The good thing is that in this society, we still have a choice. We can choose not to allow our own children to be sexualized prematurely by not teaching them suggestive dances and by not exposing them to such activities. We can choose not to watch “Willing Willie” nor any other show Revillame may be on. We can choose to create a better life for ourselves and our loved ones.

The sad part is that when our culture changes around us, there is no way we or our children won’t be affected somehow, eventually.

But we can try, and rage, rage, against the dying of the light.

Since this is still a free country (more or less, the last time I looked), I will, within my jurisdiction as a parent, pro-actively shield my children as much as I can from what I personally consider negative influences. That means a block on Internet porn sites and no shows featuring Willie Revillame.

I will encourage my children to read more. We started way back when they were toddlers, when I read Dr Seuss aloud to them, which resulted in both my girls being able to master diphthongs in 24 hours. This was followed with childrens’ classics such as “Alice in Wonderland”, and we memorized the hilarious poem “Jabberwocky” as an added bonus. Right now they are into Eoin Colfer and other young adult books – no “Twilight” in our house, thankfully.

The John Tenniel illustration of the Jabberwock.

I will take them to more art exhibits and book launches and other similar events. Last February we saw the paintings and multi-media art of Bea Lapa, Chris Dumlao, and  Rebie Ramoso. We also nearly got Neil Gaiman’s autograph the last time he was here but were turned off by the long lines, something we regretted after.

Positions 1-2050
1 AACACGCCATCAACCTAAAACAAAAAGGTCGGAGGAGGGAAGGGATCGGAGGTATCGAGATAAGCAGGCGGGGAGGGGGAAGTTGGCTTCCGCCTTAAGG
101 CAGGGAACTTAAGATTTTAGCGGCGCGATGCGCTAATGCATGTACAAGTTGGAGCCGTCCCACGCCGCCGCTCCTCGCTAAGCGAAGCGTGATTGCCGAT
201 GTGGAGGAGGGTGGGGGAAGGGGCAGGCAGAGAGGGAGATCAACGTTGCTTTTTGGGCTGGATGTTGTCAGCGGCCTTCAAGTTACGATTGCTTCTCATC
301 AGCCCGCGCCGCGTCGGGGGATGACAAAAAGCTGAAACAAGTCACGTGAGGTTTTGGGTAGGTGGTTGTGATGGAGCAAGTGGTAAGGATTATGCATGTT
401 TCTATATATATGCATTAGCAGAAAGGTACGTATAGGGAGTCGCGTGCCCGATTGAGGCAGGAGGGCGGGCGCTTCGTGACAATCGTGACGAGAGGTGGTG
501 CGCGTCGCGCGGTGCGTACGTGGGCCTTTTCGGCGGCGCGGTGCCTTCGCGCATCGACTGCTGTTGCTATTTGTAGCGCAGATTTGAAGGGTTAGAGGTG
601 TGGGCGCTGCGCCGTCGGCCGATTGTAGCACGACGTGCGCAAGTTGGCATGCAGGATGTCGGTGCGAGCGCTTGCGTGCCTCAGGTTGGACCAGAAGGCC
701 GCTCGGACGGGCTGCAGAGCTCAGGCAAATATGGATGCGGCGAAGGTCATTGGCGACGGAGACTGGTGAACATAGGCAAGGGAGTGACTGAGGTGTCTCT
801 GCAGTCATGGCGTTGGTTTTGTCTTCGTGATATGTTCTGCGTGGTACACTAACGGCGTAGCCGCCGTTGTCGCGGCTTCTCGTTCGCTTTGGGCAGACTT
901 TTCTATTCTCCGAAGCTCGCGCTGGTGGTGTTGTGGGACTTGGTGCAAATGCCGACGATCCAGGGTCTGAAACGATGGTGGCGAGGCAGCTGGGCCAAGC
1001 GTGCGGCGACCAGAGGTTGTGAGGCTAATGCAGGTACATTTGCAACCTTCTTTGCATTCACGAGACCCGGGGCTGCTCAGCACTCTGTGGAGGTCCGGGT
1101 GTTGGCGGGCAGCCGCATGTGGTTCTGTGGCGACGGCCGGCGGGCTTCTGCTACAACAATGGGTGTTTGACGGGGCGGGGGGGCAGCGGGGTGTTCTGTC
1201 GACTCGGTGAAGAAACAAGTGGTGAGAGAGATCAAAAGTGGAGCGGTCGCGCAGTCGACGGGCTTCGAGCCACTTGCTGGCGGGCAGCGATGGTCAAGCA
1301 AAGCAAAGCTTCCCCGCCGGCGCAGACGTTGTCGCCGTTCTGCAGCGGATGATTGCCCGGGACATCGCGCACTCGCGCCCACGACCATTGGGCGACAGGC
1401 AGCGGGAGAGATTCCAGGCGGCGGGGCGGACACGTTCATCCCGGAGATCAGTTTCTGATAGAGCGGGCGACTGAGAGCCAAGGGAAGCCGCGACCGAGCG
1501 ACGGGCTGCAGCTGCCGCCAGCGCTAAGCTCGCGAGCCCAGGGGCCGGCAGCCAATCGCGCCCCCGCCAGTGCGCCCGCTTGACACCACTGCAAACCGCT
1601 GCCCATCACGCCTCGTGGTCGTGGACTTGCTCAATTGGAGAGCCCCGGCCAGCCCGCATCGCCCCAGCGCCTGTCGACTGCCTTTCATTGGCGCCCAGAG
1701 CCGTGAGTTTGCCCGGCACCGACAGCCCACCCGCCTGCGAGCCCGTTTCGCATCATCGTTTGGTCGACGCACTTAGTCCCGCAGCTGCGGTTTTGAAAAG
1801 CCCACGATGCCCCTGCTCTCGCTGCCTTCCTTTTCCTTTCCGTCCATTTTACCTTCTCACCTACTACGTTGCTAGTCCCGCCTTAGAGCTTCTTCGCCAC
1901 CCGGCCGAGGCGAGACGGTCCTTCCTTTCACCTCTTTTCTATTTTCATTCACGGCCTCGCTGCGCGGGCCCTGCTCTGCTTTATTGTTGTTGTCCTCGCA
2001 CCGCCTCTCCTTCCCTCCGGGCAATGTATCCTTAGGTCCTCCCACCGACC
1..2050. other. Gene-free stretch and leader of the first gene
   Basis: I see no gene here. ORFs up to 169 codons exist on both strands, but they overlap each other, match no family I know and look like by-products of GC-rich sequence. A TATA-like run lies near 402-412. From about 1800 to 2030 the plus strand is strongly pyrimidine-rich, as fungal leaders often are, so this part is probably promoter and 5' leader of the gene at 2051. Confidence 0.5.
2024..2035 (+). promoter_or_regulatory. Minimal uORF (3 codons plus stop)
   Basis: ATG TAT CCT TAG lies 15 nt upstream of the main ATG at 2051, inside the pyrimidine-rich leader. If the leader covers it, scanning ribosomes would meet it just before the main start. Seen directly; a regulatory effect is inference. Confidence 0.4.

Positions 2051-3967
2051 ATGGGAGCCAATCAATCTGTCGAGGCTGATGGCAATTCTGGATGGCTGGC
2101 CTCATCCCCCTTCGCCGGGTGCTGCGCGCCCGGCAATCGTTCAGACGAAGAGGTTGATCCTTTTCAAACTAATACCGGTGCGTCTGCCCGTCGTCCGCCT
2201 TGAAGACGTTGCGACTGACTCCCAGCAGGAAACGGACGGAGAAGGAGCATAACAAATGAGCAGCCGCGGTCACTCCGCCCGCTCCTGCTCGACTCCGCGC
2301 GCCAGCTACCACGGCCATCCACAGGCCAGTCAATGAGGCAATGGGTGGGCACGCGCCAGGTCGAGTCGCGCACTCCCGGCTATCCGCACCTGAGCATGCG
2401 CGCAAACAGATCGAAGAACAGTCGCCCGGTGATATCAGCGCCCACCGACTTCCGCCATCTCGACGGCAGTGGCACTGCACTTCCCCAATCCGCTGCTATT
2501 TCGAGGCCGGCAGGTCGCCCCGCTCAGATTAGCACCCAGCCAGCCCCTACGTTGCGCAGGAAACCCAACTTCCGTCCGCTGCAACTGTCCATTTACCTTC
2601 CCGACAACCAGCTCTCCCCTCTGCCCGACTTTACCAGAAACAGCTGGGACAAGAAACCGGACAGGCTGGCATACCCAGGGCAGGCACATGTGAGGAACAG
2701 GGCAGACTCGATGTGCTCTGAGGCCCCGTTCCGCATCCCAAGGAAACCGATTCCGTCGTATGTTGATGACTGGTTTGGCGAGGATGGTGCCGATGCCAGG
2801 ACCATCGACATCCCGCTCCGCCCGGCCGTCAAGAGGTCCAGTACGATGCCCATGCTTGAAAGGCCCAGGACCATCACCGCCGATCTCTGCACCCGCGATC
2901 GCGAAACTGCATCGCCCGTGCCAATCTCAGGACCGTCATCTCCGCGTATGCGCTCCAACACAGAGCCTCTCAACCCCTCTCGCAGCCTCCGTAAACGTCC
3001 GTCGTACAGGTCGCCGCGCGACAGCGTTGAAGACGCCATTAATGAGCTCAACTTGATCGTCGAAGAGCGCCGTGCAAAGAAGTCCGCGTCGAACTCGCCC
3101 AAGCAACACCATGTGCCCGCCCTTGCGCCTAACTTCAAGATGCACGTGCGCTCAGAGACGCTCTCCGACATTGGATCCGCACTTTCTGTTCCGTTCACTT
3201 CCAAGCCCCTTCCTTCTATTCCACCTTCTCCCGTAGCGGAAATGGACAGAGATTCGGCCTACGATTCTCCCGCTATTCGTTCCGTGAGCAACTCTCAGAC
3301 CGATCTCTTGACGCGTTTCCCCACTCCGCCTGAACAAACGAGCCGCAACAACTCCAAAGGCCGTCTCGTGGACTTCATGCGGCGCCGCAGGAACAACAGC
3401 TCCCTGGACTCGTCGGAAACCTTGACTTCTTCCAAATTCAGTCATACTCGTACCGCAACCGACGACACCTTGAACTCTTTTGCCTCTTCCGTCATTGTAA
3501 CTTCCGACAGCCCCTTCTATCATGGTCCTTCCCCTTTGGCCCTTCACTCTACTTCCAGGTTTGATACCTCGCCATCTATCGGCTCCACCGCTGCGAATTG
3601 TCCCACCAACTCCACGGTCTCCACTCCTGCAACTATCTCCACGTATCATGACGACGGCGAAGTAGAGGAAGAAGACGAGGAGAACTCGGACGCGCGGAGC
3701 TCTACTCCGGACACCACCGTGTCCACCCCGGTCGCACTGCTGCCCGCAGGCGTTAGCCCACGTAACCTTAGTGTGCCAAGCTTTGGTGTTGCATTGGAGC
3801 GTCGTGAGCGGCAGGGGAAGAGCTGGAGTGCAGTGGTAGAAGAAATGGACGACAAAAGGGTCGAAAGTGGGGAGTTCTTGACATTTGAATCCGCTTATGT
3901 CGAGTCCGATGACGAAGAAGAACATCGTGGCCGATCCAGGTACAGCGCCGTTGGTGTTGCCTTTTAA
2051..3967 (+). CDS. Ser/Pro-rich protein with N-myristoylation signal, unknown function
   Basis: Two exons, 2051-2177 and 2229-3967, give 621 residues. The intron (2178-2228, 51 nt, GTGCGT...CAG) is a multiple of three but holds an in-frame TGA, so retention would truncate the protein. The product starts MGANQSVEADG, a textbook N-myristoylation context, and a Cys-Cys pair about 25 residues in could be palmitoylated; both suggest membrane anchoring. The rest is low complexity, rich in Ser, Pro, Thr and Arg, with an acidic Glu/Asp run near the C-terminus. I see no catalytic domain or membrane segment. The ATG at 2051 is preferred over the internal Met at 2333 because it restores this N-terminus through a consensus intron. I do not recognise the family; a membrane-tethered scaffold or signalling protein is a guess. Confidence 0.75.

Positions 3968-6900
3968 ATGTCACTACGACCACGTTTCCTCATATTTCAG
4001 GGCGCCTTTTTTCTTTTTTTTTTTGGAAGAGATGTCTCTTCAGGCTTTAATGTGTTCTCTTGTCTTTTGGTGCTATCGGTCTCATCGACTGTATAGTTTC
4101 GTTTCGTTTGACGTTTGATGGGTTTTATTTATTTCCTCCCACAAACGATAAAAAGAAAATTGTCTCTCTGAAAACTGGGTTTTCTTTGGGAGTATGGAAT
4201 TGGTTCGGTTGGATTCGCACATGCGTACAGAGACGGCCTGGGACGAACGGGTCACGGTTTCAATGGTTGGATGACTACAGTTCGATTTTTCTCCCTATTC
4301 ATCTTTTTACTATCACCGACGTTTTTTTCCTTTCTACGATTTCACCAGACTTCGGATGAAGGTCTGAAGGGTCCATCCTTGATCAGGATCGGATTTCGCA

I will take them regularly to Baguio, where creative self-expression is a part of many residents’ lives. I was up there the week before Holy Week for the 50th UP National Writers Workshop (as a Fellow for English) and was blown away by how vibrant and sincere the art scene there is.

As colorful Tibetan prayer flags flutter above them, 50th UP National Writers Workshop panelists and UP professors Dr Cristina Pantoja-Hidalgo, Dr Gemino Abad, and Dr Jose Dalisay (back to camera) sit awhile at the BenCab museum cafe.

Anthropologist Dr. Padmapani Perez’s Mountain Cloud bookshop at Casa Vallejo, Upper Session Road, is the place “where your soles touch the ground, rumbling in your tummy, dancing where your heart pulses and your breath moves, filling the space between your ears,” as their slogan goes. It’s right beside Hill Station café, and you can move back and forth between the two, settling in the bookshelf-cum-chairs of Mt. Cloud with a coffee or beer from the café.

It’s a small place with a big heart – Mountain Cloud Bookshop in Baguio City. Books are not wrapped in plastic, inviting browsing. The bookshelf/chairs are cozy.